Director Edwin S. Porter
Screenplay Edwin S. Porter
Country United States
100% Rotten Tomatoes
Genre Short, Western
Release date December 1, 1903 (1903-12-01)
Film series The Great Train Robbery Film Series
Cast Justus D. Barnes (Head Bandit (Fires at Camera)), Gilbert M. Anderson (Bandit (Shot Passenger)), Frank Hanaway (Bandit), Adam Charles Hayman (Bandit), Mary Snow (Little Girl), Walter Cameron (The Sheriff)
Similar movies Cowboys & Aliens, The General, Killing Zoe, Craving Desire, Death Rides a Horse, Drugstore Cowboy
The great train robbery 1903
The Great Train Robbery is a 1903 American silent short Western film written, produced, and directed by Edwin S. Porter, a former Edison Studios cameraman. Actors in the movie included Alfred C. Abadie, Broncho Billy Anderson and Justus D. Barnes, although there were no credits. Though a Western, it was filmed in Milltown, New Jersey. The film was inspired by Scott Marble's 1896 stage play.
- The great train robbery 1903
- The great train robbery
- Final shot
- Release and reception
- In popular culture
At twelve minutes long, The Great Train Robbery film is considered a milestone in film making, expanding on Porter's previous work Life of an American Fireman. The film used a number of then-unconventional techniques, including composite editing, on-location shooting, and frequent camera movement. The film is one of the earliest to use the technique of cross cutting, in which two scenes are shown to be occurring simultaneously but in different locations. Some prints were also hand colored in certain scenes. Techniques used in The Great Train Robbery were inspired by those used in Frank Mottershaw's British film A Daring Daylight Burglary, released earlier in the year. Film historians now largely consider The Great Train Robbery to be the first American action film and the first Western film with a "recognizable form".
In 1990, The Great Train Robbery was selected for preservation in the United States National Film Registry by the Library of Congress as being "culturally, historically, or aesthetically significant".
The great train robbery
The film opens with two bandits breaking into a railroad telegraph office, where they force the operator at gunpoint to have a train stopped and to transmit orders for the engineer to fill the locomotive's tender at the station's water tank. They then knock the operator out and tie him up. As the train stops it is boarded by the bandits—now four. Two bandits enter an express car, kill a messenger and open a box of valuables with dynamite; the others kill the fireman and force the engineer to halt the train and disconnect the locomotive. The bandits then force the passengers off the train and rifle them for their belongings. One passenger tries to escape but is instantly shot down. Carrying their loot, the bandits escape in the locomotive, later stopping in a valley where their horses had been left.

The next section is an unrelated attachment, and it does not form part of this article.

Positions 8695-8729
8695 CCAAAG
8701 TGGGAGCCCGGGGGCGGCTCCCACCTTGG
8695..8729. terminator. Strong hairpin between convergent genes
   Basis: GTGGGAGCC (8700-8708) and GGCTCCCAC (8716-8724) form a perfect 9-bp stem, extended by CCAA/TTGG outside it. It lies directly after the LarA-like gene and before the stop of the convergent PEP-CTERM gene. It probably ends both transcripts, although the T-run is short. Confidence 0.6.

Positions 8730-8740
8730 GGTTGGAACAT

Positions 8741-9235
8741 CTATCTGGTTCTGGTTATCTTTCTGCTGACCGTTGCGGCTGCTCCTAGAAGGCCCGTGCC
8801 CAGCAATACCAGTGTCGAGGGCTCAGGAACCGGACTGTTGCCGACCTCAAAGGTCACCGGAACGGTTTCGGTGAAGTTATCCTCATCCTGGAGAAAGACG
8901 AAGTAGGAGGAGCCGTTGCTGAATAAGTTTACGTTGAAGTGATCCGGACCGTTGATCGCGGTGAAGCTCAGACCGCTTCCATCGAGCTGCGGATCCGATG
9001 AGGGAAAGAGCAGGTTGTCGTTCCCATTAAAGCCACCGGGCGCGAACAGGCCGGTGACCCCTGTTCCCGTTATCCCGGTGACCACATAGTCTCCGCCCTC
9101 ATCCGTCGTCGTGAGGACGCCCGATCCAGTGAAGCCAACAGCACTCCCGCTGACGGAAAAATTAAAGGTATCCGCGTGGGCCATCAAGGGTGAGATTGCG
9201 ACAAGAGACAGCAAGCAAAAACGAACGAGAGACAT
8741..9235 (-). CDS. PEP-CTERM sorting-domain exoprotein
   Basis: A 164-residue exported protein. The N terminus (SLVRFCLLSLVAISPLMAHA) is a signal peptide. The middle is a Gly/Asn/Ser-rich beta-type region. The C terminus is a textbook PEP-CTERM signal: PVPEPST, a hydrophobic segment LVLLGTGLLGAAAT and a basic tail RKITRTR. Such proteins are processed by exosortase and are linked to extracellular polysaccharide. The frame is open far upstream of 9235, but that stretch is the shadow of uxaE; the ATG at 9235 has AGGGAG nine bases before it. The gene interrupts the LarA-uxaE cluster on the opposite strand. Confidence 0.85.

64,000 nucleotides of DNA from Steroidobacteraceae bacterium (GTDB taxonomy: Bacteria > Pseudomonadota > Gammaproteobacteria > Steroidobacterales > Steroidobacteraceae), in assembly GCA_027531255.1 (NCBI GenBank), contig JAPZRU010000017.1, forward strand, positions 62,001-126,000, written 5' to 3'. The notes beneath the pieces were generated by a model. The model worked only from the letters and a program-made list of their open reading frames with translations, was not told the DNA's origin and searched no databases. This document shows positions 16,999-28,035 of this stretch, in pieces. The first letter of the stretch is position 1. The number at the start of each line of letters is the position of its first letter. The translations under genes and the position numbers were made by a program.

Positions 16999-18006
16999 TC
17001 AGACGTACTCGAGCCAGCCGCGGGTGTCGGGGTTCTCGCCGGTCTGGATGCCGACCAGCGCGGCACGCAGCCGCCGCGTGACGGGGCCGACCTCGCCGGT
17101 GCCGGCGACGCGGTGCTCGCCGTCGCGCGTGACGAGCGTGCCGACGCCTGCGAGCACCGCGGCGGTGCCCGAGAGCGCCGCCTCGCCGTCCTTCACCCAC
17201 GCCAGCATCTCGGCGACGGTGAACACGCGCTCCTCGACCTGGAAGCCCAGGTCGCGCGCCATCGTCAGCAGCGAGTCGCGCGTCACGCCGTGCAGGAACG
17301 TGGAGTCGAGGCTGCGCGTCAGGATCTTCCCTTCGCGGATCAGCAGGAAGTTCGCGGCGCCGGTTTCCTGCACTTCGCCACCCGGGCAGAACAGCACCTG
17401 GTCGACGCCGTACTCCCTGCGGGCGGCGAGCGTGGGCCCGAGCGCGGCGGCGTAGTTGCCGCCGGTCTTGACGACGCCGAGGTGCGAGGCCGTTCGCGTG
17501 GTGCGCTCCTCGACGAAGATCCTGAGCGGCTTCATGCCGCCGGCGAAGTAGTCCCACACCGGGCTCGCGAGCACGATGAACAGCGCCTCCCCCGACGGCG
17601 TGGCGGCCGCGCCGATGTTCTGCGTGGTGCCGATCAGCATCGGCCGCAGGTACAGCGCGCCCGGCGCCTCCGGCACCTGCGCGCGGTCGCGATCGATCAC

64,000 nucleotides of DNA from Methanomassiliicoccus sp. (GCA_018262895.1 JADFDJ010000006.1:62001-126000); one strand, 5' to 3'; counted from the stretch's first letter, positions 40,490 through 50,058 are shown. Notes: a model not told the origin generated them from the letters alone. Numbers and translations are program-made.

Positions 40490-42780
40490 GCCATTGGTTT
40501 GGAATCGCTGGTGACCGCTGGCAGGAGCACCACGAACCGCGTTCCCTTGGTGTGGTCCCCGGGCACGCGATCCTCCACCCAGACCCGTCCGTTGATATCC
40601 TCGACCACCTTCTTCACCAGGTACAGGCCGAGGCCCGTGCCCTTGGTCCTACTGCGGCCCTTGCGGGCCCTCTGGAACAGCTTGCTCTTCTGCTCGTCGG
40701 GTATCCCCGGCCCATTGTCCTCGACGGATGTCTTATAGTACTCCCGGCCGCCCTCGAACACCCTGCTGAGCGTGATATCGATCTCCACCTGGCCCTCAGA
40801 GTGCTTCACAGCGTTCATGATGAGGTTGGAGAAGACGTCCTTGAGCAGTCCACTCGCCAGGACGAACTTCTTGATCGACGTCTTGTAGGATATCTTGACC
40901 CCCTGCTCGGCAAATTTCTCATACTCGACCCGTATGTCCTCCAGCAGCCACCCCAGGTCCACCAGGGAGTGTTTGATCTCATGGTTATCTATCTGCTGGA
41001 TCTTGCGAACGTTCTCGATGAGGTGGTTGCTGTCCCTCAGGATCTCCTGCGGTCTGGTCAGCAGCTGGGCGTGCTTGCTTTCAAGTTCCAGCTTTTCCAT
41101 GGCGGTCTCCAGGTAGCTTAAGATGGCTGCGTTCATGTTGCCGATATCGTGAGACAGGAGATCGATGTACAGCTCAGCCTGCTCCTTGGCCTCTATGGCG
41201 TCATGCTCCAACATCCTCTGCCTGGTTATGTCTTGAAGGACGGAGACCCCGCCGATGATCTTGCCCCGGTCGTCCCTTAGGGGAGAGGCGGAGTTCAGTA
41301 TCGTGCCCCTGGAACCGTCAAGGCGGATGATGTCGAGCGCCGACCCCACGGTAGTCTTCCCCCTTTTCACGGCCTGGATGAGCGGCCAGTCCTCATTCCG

Meanwhile, back in the telegraph office, the bound operator awakens, but he collapses again. His daughter arrives bringing him his meal and cuts him free, and restores him to consciousness by dousing him with water.
There is some comic relief at a dance hall, where an Eastern stranger is forced to dance while the locals fire at his feet. The door suddenly opens and the telegraph operator rushes in to tell them of the robbery. The men quickly form a posse, which overtakes the bandits, and in a final shootout kills them all and recovers the stolen mail.
An additional scene of the film is a close-up of the leader of the bandits, played by Justus D. Barnes, who empties his pistol point-blank into the camera. Although it is usually placed at the end, Porter stated that the scene could also appear at the beginning of the film.
In the 1990 film Goodfellas, the final shot of Tommy shooting at the camera was based on the shot from this film.
Release and reception
The Great Train Robbery had its official debut at Huber's Museum in New York City before being exhibited at eleven theaters elsewhere in the city. In advertising for the film, Edison agents touted the film as "...absolutely the superior of any moving picture ever made" as well as a "...faithful imitation of the genuine 'Hold Ups' made famous by various outlaw bands in the far West..."
The film's budget was an estimated $150. Upon its release, The Great Train Robbery became a massive success and is considered one of the first Western films. It is also considered one of the first blockbusters and was one of the most popular films of the silent era until the release of The Birth of a Nation in 1915.
In popular culture
ReferencesThe Great Train Robbery (1903 film) Wikipedia
The Great Train Robbery (1903 film) Rotten TomatoesThe Great Train Robbery (1903 film) IMDb The Great Train Robbery (1903 film) themoviedb.org